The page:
I could write essays on Amanda Ellis, Jason Hayes, and Ray Perry in Borderlines. Their relationships, their friendships, the job that they do. Instead, I’ll touch briefly on all three, because Clay completely stole my attention this week.
It felt like I held my breath through every second of this episode. Thank God for commercials, or I might have passed out. Borderlines was an unforgiving journey through the jungles of Brazil, and through the final Green Team training exercise.
“Borderlines” – I could talk for hours on how the title was so fitting, for the physical geographic setting, the fragility of human relationships, and the mental agility of one character in particular (how close he must have come to breaking, how tight he held on to his resolve). Every week this show is out-doing itself, and undoing me.
I needed a few hours to breathe before I wrote this.
Clay Spenser is not a character everyone will like, but he’s working hard, and he’s using everything he’s been taught, from life, from his father, from Brian – and from losing Brian – to earn every scrap of respect. And become a Navy SEAL.
The team is off, to the jungles of Brazil, with Cerberus on the scent when technology fails, tracking two missing interpreters and a female CIA agent, all taken hostage. The goal is to get them all back before the bad guys realize they’ve taken a CIA agent – who had been travelling on a basic cover that won’t hold up for long.
“I hate the damn jungle. It’s always trying to poison you, eat you, and then kill you… They have these things called the kissing bugs and they suck your blood, then these little parasites get up and attack your heart… There’s a spider there, okay? One bite will reduce you down to a frothy jelly in one minute. I’m telling you, I saw it on Discovery.”
Sonny’s there to remind us how the jungle is basically one big death trap, serving as comic relief in an otherwise tense episode. I’m not sure I’d be overly excited about going into the jungle (or the ocean, or anywhere, really) with him. “Told you the jungle sucks.” Mr Phobia strikes again.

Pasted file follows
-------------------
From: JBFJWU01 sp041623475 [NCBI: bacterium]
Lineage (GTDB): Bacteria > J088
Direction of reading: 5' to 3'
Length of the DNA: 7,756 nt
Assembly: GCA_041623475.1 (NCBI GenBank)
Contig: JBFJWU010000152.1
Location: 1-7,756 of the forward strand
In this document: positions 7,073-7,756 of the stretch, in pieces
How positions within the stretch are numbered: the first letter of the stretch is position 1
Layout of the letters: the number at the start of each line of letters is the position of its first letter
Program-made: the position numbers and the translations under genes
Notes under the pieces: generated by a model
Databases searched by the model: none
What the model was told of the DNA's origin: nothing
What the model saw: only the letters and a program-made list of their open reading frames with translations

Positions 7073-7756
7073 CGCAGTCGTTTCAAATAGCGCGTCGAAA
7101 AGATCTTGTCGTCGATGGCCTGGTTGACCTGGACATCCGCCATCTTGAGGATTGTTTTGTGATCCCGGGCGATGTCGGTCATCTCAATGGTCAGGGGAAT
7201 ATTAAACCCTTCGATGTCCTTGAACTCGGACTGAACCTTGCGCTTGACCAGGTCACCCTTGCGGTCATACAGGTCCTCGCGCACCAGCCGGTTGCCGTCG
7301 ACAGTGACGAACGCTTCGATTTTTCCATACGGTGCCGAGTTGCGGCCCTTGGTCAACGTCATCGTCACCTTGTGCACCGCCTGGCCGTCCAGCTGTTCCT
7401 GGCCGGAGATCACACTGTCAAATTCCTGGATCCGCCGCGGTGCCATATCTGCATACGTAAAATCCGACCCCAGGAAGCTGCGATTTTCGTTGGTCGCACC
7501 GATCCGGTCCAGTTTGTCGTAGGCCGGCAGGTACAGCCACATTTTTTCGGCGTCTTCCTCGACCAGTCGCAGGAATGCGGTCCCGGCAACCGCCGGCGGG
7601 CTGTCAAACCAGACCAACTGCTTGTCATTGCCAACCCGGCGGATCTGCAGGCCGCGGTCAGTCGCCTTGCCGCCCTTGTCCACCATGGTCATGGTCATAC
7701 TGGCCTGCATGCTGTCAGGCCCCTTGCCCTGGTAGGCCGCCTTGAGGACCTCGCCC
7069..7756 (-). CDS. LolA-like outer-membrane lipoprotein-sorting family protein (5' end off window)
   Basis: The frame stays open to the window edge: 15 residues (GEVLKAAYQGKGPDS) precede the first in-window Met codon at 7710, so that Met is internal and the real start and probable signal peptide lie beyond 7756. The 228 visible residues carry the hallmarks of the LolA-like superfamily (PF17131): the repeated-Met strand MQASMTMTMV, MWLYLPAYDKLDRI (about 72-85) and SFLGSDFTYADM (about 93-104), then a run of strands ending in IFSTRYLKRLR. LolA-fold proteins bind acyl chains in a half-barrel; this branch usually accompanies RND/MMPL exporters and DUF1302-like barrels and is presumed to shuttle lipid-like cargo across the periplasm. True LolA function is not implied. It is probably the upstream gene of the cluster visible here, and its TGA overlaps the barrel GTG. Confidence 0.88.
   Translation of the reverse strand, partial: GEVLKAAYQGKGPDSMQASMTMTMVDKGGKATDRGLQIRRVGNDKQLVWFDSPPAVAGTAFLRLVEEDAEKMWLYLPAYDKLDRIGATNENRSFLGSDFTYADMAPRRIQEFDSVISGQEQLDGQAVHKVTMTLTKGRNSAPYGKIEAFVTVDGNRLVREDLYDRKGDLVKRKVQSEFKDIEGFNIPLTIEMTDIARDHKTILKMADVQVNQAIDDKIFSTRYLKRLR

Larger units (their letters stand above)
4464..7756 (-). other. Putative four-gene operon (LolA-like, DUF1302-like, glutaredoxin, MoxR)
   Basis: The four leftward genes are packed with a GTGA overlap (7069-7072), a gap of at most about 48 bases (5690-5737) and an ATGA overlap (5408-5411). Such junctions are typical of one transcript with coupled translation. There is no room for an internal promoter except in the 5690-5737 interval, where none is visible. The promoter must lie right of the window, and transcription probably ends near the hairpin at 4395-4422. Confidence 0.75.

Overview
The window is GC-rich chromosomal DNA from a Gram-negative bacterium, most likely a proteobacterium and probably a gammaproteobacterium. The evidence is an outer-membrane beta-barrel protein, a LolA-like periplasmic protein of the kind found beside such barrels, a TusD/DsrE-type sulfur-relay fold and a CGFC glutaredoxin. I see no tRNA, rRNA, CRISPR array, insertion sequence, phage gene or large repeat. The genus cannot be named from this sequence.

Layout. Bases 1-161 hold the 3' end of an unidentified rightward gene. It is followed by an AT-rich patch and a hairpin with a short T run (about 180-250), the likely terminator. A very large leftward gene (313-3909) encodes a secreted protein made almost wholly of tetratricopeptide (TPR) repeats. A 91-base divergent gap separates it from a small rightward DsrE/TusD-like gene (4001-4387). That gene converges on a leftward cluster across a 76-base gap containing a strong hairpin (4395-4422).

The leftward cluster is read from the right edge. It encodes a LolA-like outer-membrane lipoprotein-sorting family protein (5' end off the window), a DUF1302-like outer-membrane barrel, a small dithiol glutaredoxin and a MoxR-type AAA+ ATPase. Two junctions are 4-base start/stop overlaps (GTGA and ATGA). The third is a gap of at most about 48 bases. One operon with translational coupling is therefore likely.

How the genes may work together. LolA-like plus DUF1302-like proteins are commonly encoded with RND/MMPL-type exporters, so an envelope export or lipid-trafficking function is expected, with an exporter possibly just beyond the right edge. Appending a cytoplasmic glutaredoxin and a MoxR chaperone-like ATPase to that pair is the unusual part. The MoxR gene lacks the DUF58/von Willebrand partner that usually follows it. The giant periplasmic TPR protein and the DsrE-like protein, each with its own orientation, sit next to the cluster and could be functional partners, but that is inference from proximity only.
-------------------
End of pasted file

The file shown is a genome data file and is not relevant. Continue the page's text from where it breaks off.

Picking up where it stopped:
Mandy’s frustrated. Hezbollah know they’ve got a CIA agent, and they’re on the move, jumping borders. The DOD won’t allow the op to move into Paraguay without getting a lock on the hostage’s location, and they can’t get that lock without going there. “Okay, I got it,” she says, after some thought. Mandy gets to verbally kick butt, and in a brief scene we watch as her and Jason bond a little more, making me think that friendship is probably the strongest relationship she has with any of these people she works with.
“Are we having problems?”
Ray and Naima are having some financial struggles, which Ray’s only just becoming privy to. It’s tough watching these two fight. I just want to wrap them both up and protect them from such things. But that’s the reality of relationships, and this reality sends Ray to Jason for insight about his friend’s separation. And he gets the answers he needs to support Naima in the way that she needs. “We’re family; we’re in this together,” he tells his wife. It’s beautiful.
“Thank you, for telling me about Nate. You shouldn’t have to sit with that alone.”
Jason’s interaction with Laila last week seems to have been beneficial, and he’s opening up to Alana more. It takes some gentle prodding from her, but he gets there. It’s a small, but much needed, step forward for their relationship. I’m 100% Team Alason. I need these two to work things out. They’ve known one another since they were nine-years-old! My heart can’t take that. They have to be okay.